Rick Cohen: Non-profits at the forefront of normalisation on Cuba

The groundwork laid by these groups will lead inexorably to a sane American policy on its island neighbour, writes our US columnist

Rick Cohen
Rick Cohen

President Obama's move to re-establish relations between the US and Cuba after five decades might not have come about because of pressure from US non-profits and foundations; these, however, have been laying the groundwork for normalisation for many years. A handful have consistently funded organisations that facilitates interaction between Cubans and Americans, and educated the latter about the logic of recognising a nation 90 miles away from Florida.

The Washington DC-based Arca Foundation has been the most active in supporting advocacy-oriented groups, such as the Lexington Institute, a conservative think tank that favours diplomatic relations, and the Center for International Policy, a politically progressive institution committed to peace and human rights in the Americas.

The Ford Foundation acknowledges that former President Gerald Ford has supported advocacy and public education on US policy towards Cuba since 1978, not just through both the Lexington Institute and the CIP, but also through Beyond Conflict, which has convened meetings in Miami with Cuban-American leaders to explore models of reconciliation with Cuba.

The Christopher Reynolds Foundation in Boston has been dedicated primarily to building relations between US and Cuban citizens and institutions. Its largest advocacy grants have been given to the CIP, but also to the Washington Office on Latin America, whose Cuba programme combined advocacy on diplomatic relations and human rights in Cuba itself.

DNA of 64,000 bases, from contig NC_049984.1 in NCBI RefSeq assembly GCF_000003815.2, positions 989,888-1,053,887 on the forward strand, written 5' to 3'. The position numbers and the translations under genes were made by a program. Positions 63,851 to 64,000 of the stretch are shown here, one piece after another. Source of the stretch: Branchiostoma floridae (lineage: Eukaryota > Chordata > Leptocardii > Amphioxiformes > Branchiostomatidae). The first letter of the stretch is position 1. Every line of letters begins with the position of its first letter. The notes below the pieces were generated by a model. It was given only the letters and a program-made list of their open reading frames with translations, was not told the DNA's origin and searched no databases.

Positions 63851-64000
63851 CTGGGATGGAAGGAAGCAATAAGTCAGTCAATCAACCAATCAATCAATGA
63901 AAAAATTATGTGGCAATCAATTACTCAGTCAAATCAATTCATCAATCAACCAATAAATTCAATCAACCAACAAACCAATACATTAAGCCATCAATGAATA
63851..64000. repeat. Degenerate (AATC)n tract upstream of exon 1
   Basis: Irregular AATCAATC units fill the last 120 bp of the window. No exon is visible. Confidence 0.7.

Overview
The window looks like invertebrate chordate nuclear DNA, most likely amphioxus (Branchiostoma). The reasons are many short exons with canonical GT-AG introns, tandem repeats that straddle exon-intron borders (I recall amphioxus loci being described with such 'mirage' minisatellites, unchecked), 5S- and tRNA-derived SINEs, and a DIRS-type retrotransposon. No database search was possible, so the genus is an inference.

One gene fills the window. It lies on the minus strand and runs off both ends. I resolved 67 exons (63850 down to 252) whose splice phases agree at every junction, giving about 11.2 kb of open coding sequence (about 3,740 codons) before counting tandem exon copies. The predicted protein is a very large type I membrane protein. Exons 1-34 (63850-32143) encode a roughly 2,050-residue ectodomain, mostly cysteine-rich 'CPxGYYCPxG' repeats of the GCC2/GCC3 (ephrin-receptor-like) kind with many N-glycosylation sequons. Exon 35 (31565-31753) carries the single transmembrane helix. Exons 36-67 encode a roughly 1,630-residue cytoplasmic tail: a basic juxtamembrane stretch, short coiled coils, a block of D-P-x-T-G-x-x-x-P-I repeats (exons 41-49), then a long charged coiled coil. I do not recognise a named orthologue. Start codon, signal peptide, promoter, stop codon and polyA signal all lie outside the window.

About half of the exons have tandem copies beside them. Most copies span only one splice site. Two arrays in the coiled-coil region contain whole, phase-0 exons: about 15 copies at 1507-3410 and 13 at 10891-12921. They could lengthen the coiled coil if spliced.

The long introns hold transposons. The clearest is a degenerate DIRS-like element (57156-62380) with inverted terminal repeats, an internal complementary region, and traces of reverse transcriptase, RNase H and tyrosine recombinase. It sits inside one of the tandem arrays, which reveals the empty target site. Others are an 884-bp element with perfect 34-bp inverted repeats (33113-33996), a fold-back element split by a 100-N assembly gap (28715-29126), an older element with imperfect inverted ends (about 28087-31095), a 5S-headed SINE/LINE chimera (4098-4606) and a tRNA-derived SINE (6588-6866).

The billionaire Chuck Feeney's Atlantic Philanthropies has supported a range of groups including Cuba Now, a political advocacy group that supports entrepreneurs in Cuba, and the Cuba Study Group, led by an ex-staff member of the Bush Jr administration.

These foundations have had to navigate political and legal obstacles to promote dialogue between the two nations because of the US economic embargo of Cuba. Some members of the US Senate want to frustrate Obama's plan. However, the movement advocating normalisation is not left-wing but bi-partisan, and includes business-oriented groups that think the US isolation of Cuba has been counterproductive and ineffective. The groundwork laid by these groups will lead inexorably to a sane policy on Cuba – including, soon, a vote by the Republican-dominated Congress to end the embargo.

Rick Cohen is national correspondent for the Nonprofit Quarterly in Boston, Massachusetts

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